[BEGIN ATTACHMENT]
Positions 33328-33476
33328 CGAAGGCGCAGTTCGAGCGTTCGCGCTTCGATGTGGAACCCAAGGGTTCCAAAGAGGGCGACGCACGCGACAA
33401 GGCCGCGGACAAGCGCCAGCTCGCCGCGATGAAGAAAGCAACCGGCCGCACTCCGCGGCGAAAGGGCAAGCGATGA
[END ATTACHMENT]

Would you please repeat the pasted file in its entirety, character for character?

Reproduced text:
Positions 33328-33476
33328 CGAAGGCGCAGTTCGAGCGTTCGCGCTTCGATGTGGAACCCAAGGGTTCCAAAGAGGGCGACGCACGCGACAA
33401 GGCCGCGGACAAGCGCCAGCTCGCCGCGATGAAGAAAGCAACCGGCCGCACTCCGCGGCGAAAGGGCAAGCGATGA